Messing with KVM as a replacement for my Microserver setup at home. With KVM, you can define a thin-provisioned VM image file (a qcow2 file), which is a sparse file on the filesystem. You can then configure the guest O/S so that TRIM support works, and it can then unmap unused blocks by the guest FS and have those blocks get unmapped the whole way down the stack (released from the sparse file, and ultimately trimmed from the underlying SSD if there is one).
The best bit? This works for Windows and Linux guests, in the same way.
First up, adjust your machine so that it uses SCSI for the QCOW files you want to enable TRIM support on. This may require some fudging with Windows (more on this one later).
Then, edit the XML for your VM definition with “virsh edit DOMAINNAME”. Find the disk definition, and make the changes that are bolded here;
<disk type='file' device='disk'> <driver name='qemu' type='qcow2' discard='unmap'/> <source file='/var/lib/libvirt/images/example.qcow2'/> <backingStore/> <target dev='sda' bus='scsi'/> <alias name='scsi0-0-0-0'/> <address type='drive' controller='0' bus='0' target='0' unit='0'/> </disk>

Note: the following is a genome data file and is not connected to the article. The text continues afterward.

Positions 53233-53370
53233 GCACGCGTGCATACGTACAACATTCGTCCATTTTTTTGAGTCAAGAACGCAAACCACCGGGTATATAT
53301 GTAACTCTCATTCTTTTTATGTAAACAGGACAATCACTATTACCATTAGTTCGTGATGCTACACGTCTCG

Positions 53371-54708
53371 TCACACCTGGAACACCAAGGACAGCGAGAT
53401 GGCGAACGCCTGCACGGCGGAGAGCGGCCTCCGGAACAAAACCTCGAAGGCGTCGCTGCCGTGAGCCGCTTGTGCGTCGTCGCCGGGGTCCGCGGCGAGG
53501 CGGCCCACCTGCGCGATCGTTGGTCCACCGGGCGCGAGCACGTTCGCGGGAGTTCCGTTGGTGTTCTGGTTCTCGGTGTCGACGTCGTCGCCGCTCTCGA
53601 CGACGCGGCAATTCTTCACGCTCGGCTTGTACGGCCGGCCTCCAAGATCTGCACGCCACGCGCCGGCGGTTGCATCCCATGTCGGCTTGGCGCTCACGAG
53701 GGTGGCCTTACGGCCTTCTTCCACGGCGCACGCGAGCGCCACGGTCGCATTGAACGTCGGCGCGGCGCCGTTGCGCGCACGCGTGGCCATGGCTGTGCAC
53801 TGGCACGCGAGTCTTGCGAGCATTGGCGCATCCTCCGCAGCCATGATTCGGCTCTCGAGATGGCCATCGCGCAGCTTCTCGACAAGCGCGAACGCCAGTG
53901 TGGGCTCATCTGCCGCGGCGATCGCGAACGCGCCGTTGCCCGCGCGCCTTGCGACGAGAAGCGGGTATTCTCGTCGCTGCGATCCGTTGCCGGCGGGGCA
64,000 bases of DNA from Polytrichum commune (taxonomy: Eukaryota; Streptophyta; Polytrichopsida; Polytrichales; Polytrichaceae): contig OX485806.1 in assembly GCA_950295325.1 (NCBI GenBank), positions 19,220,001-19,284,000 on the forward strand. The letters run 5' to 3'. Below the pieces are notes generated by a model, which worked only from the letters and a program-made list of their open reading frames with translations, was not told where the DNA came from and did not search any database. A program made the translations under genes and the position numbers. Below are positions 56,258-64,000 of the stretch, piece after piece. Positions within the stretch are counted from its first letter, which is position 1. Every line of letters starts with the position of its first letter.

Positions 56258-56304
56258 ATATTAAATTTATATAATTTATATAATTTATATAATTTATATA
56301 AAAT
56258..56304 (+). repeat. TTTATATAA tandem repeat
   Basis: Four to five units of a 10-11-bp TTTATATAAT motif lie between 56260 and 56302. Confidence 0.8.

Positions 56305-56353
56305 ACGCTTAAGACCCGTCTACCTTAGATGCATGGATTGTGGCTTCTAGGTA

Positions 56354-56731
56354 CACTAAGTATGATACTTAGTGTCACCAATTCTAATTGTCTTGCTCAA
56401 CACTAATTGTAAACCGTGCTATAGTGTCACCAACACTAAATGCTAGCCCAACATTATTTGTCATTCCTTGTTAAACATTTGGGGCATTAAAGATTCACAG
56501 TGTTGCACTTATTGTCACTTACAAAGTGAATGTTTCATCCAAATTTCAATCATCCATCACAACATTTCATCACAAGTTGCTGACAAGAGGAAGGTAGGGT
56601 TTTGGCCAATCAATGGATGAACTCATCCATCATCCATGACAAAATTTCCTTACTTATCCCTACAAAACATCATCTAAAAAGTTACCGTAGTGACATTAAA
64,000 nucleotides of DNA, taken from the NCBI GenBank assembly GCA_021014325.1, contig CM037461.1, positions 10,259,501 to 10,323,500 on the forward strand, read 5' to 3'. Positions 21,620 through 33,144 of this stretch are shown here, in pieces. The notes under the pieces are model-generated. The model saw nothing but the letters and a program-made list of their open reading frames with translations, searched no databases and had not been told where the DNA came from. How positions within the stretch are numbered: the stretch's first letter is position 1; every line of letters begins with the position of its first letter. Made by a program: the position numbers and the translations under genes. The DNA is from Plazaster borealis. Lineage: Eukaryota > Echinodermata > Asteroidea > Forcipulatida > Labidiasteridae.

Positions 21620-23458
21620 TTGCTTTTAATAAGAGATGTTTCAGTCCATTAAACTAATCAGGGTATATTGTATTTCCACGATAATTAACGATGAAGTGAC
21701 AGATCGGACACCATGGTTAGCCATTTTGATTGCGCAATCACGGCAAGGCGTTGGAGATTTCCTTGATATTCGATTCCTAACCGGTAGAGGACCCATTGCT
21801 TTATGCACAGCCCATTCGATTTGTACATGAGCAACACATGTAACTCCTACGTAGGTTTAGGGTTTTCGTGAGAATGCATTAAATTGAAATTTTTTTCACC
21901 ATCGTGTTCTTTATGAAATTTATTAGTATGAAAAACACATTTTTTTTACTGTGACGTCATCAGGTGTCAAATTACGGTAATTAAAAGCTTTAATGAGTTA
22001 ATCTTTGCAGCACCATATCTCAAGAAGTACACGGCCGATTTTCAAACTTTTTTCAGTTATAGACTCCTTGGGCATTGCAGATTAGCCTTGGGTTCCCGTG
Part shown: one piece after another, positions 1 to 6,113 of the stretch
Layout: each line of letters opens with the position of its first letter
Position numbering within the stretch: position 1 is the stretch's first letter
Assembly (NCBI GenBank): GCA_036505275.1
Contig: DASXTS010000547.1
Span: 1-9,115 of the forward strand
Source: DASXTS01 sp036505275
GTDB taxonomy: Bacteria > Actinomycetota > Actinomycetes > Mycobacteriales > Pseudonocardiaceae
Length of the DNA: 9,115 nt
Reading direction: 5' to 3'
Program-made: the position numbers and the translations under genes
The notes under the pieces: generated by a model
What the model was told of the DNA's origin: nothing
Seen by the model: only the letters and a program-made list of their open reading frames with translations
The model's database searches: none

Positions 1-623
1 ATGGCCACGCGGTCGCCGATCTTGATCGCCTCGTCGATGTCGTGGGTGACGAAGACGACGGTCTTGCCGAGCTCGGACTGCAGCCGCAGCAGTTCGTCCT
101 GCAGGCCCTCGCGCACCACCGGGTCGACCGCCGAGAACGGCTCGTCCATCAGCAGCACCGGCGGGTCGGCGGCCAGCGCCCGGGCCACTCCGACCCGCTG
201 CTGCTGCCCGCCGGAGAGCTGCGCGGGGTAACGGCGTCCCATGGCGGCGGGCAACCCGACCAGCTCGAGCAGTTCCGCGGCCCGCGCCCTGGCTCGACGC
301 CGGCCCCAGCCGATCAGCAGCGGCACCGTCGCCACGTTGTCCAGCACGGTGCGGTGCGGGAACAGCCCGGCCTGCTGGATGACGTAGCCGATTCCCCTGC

Also make sure that your SCSI controller is of type ‘virtio-scsi’;
<controller type='scsi' index='0' model='virtio-scsi'> <alias name='scsi0'/> <address type='pci' domain='0x0000' bus='0x00' slot='0x05' function='0x0'/> </controller>
Notably, only SCSI is able to pass the commands necessary to support TRIM properly. Boot your VM, and you should now be able to run fstrim, or on Windows defrag should show the drive as a thin provisioned volume that can be trimmed (for Windows versions that support TRIM).
Now, for Windows. Assuming you have already installed all the drivers, the easiest way to ensure that the kernel is loading the SCSI driver when you go and change the type (which otherwise results in a blue screen), temporarily add a second, small disk using the type you’re changing C drive to. Change C drive and boot, and it should boot fine with that type. You can then remove the small disk.